violence committed by the troops of both sides but here at home
we legitimize a system that gives the state the power to be the
only enforcer of legitimate violence as an institution. The
violence that the state partakes in is negative sanctions against
the poor, paramilitary police forces, police brutality, prisons,
surveillance, Cointelpro, death penalty, and many other violent
actions. The elected official could try to reform some of these
issues but these are the type of practices that help keep class
privilege in tack.

When we vote in the American system we are giving our
collective community empowerment over to an elected few that
uphold the capitalist system. When these people take power we
enter into a paternalist relationship and we collectively loose our
voice and power. They tell us what our values are, they never
ask. Every time there has been any real reform done such as civil
rights, Medicaid, welfare, the eight-hour workday, affirmative
action, environmental controls, etc. it was through long hard
battles by the people and not by a few elected officials. And when
we allow this to go on over time these same elected officials will
over time erode these very reforms.

We can see it now in the erosion of affirmative action in
Michigan, Bush’s cutting overtime pay, etc. Instead as
anarchists we believe that we should empower and put our effort
into direct action. By direct action I am referring to protests, wild
strikes, general strikes, sit-downs, council-communism,
participatory democracy, restorative justice, consumer boycotts,
and again etc. What direct action basically means is act for
yourself instead of getting a politician to act for you. When we
practice direct action, “it shatters the dependency and
marginalisation created by” (Anarchists FAQ, J.2) living in a
hierarchical society. We realize that we can conduct our own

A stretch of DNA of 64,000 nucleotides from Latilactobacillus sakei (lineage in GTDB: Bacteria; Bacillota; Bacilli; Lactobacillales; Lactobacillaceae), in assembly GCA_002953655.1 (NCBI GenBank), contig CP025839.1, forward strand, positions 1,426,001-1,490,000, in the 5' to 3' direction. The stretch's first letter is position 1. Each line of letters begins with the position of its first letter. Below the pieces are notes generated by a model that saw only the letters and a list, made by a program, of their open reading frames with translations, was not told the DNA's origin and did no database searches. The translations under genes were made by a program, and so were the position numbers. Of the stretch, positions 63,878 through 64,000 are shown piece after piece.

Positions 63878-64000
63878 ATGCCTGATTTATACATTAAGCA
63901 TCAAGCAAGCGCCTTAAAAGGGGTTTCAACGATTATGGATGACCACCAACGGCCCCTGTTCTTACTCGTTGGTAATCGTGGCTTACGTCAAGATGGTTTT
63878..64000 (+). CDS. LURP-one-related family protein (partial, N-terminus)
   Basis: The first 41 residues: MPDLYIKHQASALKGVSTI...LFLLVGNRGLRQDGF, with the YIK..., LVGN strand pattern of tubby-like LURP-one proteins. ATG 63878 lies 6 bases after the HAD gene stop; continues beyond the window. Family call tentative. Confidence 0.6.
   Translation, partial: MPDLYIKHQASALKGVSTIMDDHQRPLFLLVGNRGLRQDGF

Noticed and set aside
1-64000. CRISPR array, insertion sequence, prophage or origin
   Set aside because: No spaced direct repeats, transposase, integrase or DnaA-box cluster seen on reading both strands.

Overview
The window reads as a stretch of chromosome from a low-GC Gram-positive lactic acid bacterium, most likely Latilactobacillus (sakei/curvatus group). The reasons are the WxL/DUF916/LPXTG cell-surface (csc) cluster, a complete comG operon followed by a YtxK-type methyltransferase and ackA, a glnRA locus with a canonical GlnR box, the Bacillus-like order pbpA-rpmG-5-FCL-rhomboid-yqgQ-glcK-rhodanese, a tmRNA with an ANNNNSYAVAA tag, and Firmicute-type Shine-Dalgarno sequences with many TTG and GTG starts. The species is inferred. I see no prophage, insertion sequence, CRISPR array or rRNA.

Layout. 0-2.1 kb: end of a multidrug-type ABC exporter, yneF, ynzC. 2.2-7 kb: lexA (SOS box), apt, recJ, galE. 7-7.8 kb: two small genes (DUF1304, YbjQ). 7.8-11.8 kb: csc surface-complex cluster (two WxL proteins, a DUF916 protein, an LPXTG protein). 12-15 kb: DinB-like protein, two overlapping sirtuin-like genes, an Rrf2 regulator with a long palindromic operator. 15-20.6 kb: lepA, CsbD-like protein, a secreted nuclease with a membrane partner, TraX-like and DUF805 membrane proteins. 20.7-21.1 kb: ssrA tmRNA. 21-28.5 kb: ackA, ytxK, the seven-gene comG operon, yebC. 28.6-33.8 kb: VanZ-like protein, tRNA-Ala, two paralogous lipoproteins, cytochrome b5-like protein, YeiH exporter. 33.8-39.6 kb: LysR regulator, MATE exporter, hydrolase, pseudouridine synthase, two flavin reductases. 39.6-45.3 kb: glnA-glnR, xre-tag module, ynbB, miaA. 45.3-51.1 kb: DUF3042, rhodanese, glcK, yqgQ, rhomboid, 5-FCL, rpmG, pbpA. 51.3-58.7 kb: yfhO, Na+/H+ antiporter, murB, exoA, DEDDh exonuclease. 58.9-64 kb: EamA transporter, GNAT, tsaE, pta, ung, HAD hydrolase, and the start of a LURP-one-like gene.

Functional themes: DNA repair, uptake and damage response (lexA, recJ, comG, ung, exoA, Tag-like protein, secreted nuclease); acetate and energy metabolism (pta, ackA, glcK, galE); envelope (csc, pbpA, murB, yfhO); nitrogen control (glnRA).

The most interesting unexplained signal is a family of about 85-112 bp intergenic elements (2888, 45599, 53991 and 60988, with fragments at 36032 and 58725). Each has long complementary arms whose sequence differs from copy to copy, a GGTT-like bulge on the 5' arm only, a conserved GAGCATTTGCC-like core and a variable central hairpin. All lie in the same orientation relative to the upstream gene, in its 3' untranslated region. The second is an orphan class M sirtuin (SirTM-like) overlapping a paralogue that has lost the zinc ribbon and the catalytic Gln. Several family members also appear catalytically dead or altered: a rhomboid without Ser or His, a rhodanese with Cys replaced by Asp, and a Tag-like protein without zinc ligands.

lives in an ethical manner without relying on the police state.

Yet as anarchists we do not advocate for apathy around not
voting, instead of voting we need to advocate and agitate to form
real direct democracy in our work place and in our communities
and to fight inequality and all of it’s ugly heads.

Instead of the anti-war movement putting it's energy into getting
a democrat in office, or the “anybody but Bush,” we
should be organizing outside of “excepted” paths of
change (like electoral voting) and building a real threat to the
state and capital powers.

Towards a revolutionary organized anarchist resistance.

* This was a part of a panel discussion in Minneapolis titled,
“Electoral Voting in the Time of War,” by
A member of the North Star Anarchist Collective, Federation of
Revolutionary Anarchist Collectives (FRAC)
==============================
[Ed. Note: The conference was held in Minneapolis,
Minnesota in the aniversary of the strike where it
almost became a general strike.
"Bloody Friday" On Friday, July 20, 1934, at this street corner, 67
striking truckdrivers and their supporters were shot down by
Minneapolis police, acting on orders from the Citizens Alliance, an
anti-labor employers group which controlled city government.
Seventy years later we remember their sacrifice".
More information can be found at: http://www.1934strike.org/T34/history.php

See Also
http://www.ainfos.ca/04/jul/ainfos00333.html
(en) US, A Street Festival For The Working Class - Remembering 1934 When Minneapolis became a Union Town
Worker - a-infos-en@ainfos.ca
Sat Jul 17 06:04:29 GMT 2004